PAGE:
Six trend foods that grow in Switzerland

Quinoa plant after the harvest in Bolivia. The World Health Organization (WHO) has rated the quality of protein in quinoa at least equivalent to that in milk. 2010 Bloomberg

This content was published on September 19, 2018 - 10:34

Crops once exclusive to South and Central America are now flourishing in Switzerland as the demand for unusual foods and those with specific health benefits grows. Here are six examples.

1. Quinoa can give you ideas

Growing quinoa in Switzerland was the 2014 brainchild of Mirjam Lüthi,External link a Swiss agronomist who researched the crop and found it to be compatible with the Swiss climate and its soil. Quinoa has its origins in the Andean region of South America, where it’s been grown for thousands of years. Highly nutritious and healthyExternal link, quinoa is becoming increasingly popular in Switzerland. Only a handful of farmers started planting the crop in 2015, whereas in 2017, there were 34External link producers planting 40 hectares.

2. One potato, sweet potato 

After the common potato and manioc, sweet potato is one of the world’s most popular root and tuber plants. The sweet potato is native to Central America and is cultivated in over 100 countries. In 2014 the sweet potato trend first came onto the radar of the Swiss competence center for agricultural research, AgroscopeExternal link. They claimed the sweet potato could be interesting for vegetable cultivation in the future due to its tolerance of heat and drought, especially since it is enjoying increasing popularity among younger generationsExternal link.

3. Good things, small packages and mini kiwis

They’re tropical, grow to a maximum of 4cm in size, contain masses of essential nutrients and vitamins, and they’re growing in Switzerland. Although China produced 56%External link of the world’s mini kiwis a couple of years ago, they have become a typical fruit crop for farmers on the banks of Lake Constance. Although 23 tonnes of these vitamin bombs are produced each year by approximately 20 Swiss producers, they still remain a lesser known pleasure.

Mini kiwis which grow up to 4 centimeters in size, waiting to ripen.

 4. You won’t be immune to goji berries

Originally from Asia, mainly cultivated in China, goji berries have been appreciated for 6,000 years for their high mineral and vitamin content. They are used in Chinese medicineExternal link and are said to be good for the eyes and strengthening the immune system, among other health benefits. Bio Suisse standard and quality goji berries were harvested for the first time in 2016 in Zurich’s wine region.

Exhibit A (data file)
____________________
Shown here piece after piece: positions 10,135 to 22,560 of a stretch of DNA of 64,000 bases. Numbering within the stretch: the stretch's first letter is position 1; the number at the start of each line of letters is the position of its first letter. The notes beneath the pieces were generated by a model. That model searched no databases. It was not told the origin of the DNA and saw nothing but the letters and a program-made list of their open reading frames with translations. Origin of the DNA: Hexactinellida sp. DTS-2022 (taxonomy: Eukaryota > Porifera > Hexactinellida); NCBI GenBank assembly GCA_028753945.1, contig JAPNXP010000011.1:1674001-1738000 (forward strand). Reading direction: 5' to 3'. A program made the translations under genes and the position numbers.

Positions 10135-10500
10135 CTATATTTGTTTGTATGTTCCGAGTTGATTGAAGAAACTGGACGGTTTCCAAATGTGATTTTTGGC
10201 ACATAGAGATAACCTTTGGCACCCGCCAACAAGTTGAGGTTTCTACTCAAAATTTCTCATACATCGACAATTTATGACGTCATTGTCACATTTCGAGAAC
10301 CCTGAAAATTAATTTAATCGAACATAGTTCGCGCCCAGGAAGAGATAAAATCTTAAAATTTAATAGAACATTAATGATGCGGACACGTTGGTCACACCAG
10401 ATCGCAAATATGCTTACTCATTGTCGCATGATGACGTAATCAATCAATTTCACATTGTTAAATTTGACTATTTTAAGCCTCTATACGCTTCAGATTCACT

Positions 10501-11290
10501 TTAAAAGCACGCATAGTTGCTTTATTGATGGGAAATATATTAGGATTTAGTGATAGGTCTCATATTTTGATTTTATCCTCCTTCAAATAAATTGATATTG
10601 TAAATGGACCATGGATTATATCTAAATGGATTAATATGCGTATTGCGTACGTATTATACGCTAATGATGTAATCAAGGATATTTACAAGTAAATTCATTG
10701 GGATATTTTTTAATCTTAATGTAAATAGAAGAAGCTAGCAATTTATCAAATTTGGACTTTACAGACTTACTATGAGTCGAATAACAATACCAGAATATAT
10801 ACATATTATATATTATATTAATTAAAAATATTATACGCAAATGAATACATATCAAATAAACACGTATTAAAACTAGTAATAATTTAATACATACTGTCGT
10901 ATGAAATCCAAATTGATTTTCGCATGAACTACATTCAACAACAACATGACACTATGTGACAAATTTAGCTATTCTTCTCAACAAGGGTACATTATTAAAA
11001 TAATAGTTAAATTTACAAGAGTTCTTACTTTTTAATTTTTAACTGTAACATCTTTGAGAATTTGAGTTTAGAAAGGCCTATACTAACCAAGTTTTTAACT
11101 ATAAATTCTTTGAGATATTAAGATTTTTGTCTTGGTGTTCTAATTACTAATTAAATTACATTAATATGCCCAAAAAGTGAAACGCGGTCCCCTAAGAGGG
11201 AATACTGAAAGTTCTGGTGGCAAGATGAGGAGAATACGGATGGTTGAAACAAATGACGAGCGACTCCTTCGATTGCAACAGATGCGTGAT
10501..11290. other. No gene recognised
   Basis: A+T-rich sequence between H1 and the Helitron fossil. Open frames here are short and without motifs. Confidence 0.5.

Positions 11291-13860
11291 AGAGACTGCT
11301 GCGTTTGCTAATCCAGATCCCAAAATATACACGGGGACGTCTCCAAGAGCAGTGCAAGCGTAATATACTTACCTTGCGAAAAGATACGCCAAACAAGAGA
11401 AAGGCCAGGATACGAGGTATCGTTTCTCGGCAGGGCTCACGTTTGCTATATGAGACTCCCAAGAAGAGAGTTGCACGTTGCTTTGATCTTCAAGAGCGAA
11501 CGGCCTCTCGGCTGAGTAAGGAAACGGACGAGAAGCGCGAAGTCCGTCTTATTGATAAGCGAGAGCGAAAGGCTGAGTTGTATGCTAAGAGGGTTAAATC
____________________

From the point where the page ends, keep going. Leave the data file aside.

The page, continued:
Goji berries. Bossert

5. The Viking of all berries: aronia

The aronia berry, which belongs to the rose family, can be an acquired taste for some. But because of its positive effects on health and its robustnessExternal link for growth, it is one of the most valuable additional berry crops. In Switzerland there are three varieties cultivated; Nero, Viking and Aron. Aronia has been professionally cultivated in Switzerland since 2007. The Aronia Switzerland interest group was founded in 2009 with the aim of increasing awareness and cultivation in Switzerland. The 43 members now have a combined acreage of 40 hectares. In 2013, IG Aronia Schweiz distributed about 28 tonness of berries to the market. The berries are sold fresh or dried, or as a juice. Fresh aronia berries are commonly used for jam, ice cream or cakes.

Aronia. gabort71/123RF

6. Modern apricots

Apricots grown in Switzerland are produced mainly in canton Valais, in the southwest, due to its perfect micro-climate. But in the rest of Switzerland, the risk of frost damage can deter the growth of this soft fruit. Now, innovation has hit other parts of Switzerland in producing the delicate fruit in polytunnels, which should minimise the risks and make for a successful season this year in the northern Swiss canton Aargau. This will boost the market for regional sales: 2,000 apricot trees have already been planted this year in canton Aargau, which should produce 9,000kg of fruit within the next six years.

Apricots. Keystone/Jean-Christophe Bott

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